We are always on the look out for romantic things to do. We live in the beautiful State of Wisconsin and look for extra trips we can do on a weekend. We found, less than 3 hours from us, Cave of the Mounds in Blue Mounds, Wisconsin. It’s listed #1 on the list of romantic trips in Wisconsin. This did not take a second thought, Michelle had never been to a cave so we decided that was going to be our adventure for the day.
Getting to our destinations is always half the adventure. The drive from home to Cave of the Mounds was beautiful. It helped being the first nice spring day this year and being together.
Cave of the Mounds History
Cave of the Mounds takes its name from the Blue Mounds, two large hills which have long been Wisconsin landmark features. The West Mound, at 1716 feet, is the highest point in Southern Wisconsin; the East Mound reaches 1489 feet. Cave of the Mounds lies under the southern slope of the East Mound.
This area was settled by Ebenezer Brigham, a successful lead miner who became Dane County’s first permanent white settler in 1828. The West Mound is now a Wisconsin state park; part of the East Mound still belongs to the Brigham family. Brigham County Park lies along the wooded northern edge of this East Mound. Both parks afford magnificent vistas of southern Wisconsin.
Ebenezer Brigham traveled from Massachusetts down the Ohio River and up the Mississippi to join the Wisconsin lead rush in the late 1820’s. He established his “diggings” and built a smelting furnace and a house just north of the Cave. His house became a trading post, an inn, a stagecoach stop, and Dane County’s first post office. Colonel Brigham helped build and later commanded Fort Blue Mounds during the Blackhawk War in 1832. Ebenezer lived a long life on his Bringham Farm never realizing that a greater discovery than lead lay deep beneath its surface. Fun Fact: Over 59,000 people came to visit the Cave in the first 8 weeks of operation.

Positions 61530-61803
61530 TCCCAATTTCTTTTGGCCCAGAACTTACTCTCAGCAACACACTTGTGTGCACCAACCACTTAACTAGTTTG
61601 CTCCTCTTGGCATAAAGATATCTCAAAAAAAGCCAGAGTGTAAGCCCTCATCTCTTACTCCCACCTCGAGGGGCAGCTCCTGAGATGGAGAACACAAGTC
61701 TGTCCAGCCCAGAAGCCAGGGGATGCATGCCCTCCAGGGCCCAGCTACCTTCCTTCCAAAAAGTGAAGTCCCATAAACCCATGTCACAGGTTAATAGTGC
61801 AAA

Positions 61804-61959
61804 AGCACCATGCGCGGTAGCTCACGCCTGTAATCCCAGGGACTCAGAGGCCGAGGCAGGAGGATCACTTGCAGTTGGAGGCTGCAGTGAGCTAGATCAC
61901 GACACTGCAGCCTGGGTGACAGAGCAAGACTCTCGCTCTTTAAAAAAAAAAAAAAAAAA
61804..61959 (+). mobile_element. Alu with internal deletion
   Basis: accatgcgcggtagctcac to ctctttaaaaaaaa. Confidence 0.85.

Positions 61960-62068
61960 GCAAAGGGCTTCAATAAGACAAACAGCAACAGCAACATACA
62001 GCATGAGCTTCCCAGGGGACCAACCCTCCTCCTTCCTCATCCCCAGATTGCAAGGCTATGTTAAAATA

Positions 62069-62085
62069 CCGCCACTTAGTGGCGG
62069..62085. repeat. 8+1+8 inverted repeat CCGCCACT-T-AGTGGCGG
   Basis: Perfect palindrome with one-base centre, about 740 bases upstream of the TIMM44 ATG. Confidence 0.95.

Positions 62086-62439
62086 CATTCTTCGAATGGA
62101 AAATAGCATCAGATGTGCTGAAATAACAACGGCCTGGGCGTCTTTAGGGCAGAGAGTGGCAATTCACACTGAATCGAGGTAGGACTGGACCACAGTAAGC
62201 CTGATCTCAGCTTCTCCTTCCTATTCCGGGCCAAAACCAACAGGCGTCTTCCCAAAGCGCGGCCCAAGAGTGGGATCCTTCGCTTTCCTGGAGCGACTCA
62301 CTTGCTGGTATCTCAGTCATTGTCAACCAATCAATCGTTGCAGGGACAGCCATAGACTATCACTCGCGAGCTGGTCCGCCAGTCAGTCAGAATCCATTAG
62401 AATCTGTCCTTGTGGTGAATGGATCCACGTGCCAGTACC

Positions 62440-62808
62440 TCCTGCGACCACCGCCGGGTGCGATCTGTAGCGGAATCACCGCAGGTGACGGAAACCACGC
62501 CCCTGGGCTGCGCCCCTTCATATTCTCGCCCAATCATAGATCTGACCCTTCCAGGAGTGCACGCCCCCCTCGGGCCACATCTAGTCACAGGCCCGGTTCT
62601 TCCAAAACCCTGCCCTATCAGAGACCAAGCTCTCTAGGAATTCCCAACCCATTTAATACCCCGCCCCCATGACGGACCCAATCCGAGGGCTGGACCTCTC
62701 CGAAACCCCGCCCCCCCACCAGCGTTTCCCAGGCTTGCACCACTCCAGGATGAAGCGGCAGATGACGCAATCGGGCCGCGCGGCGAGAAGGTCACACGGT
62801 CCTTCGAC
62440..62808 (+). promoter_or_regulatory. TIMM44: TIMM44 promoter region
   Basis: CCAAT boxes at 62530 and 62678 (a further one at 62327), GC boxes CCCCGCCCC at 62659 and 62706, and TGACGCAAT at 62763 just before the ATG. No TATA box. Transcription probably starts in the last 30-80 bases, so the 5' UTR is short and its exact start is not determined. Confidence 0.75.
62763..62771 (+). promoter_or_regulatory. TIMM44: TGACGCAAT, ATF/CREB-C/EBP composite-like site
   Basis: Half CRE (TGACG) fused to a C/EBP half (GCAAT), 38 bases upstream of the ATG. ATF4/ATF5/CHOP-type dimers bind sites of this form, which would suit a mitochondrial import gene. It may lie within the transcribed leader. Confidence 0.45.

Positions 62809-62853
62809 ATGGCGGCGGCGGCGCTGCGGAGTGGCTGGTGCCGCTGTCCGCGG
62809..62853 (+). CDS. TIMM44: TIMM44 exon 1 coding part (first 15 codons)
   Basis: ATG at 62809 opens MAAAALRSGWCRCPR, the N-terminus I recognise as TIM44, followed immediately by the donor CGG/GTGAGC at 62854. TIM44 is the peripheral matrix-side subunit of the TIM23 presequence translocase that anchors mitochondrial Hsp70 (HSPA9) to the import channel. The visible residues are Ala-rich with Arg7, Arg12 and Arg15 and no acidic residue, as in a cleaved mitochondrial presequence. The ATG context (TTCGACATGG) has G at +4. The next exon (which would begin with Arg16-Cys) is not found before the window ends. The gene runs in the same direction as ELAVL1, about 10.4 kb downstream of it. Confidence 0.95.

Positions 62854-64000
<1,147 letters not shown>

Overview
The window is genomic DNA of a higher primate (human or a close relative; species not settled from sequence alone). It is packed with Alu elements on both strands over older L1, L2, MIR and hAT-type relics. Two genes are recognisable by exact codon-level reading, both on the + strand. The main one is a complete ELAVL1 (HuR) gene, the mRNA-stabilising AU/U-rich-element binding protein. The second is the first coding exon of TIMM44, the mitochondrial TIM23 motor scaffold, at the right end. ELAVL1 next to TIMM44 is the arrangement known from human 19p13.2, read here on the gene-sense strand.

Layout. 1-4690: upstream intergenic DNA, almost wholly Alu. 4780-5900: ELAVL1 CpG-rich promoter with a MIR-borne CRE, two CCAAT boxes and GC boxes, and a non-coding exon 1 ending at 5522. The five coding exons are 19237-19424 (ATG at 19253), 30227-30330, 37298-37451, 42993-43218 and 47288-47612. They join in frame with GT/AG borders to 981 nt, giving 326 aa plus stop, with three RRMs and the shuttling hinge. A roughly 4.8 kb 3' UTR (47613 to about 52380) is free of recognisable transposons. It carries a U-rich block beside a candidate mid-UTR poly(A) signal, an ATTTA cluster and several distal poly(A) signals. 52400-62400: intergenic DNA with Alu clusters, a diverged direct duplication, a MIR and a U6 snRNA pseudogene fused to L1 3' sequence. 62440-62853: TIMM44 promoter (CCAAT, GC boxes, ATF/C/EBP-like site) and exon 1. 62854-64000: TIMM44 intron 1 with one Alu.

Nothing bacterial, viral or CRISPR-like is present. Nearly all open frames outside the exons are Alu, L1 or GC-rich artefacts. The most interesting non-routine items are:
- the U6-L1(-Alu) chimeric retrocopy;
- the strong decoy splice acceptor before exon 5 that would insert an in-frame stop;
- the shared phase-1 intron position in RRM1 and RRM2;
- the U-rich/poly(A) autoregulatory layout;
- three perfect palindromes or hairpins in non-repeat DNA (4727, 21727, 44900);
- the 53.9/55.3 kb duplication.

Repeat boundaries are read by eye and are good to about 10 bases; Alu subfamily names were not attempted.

Cave of the Mounds was accidentally discovered on August 4, 1939. Workers, who were removing high quality limestone from a quarry on the Brigham Farm, blasted into the Cave. The blast tore the face off the quarry and revealed a great underground cavern. All quarrying stopped and never resumed. The dynamite blast revealed a limestone cave more than twenty feet high opening into other rooms and galleries, all containing numerous mineral formations.
The excitement of the discovery brought so many curiosity seekers that the Cave had to be closed in order to preserve it. Soon, lights and wooden walkways were installed. In May 1940, Cave of the Mounds was opened to visitors. Millions of visitors later, the Cave’s wooden walkways were replaced with concrete; a large stone building replaced the original entry building; and theatrical lighting has been installed to dramatize the colors and shapes within the Cave. Picnic areas, walking trails, rock gardens, gift shops and a visitor center have all since been developed.
Millions of visitors later, the Cave’s wooden walkways were replaced with concrete; a large stone building replaced the original entry building; and theatrical lighting has been installed to dramatize the colors and shapes within the Cave. Picnic areas, walking trails, rock gardens, gift shops and a visitor center have all since been developed.
(exerts from Cave of The Mounds History)
After getting our tickets for a self guided tour, Michelle went on ahead while I was lagging behind taking pictures. Michelle came back and hollered forget that and get over here. She was wide-eyed, jaw-dropped and sounded like an excited, giddy little girl. “Hurry Up. This is so awesome” I thought she was going to rip my arm off as she pulled me along toward the entrance of the cave. LOL. Alright, alright. I’m coming.
The cave was humid and water dripped from the ceiling and landed on us. The water also dripped on the walls which then splashed on us.
A tour guide explained that it had rained the day before and that the rain water starts seeping through the ground and into the cave about 20 hours after the rain. It was fun trying to dodge the drips.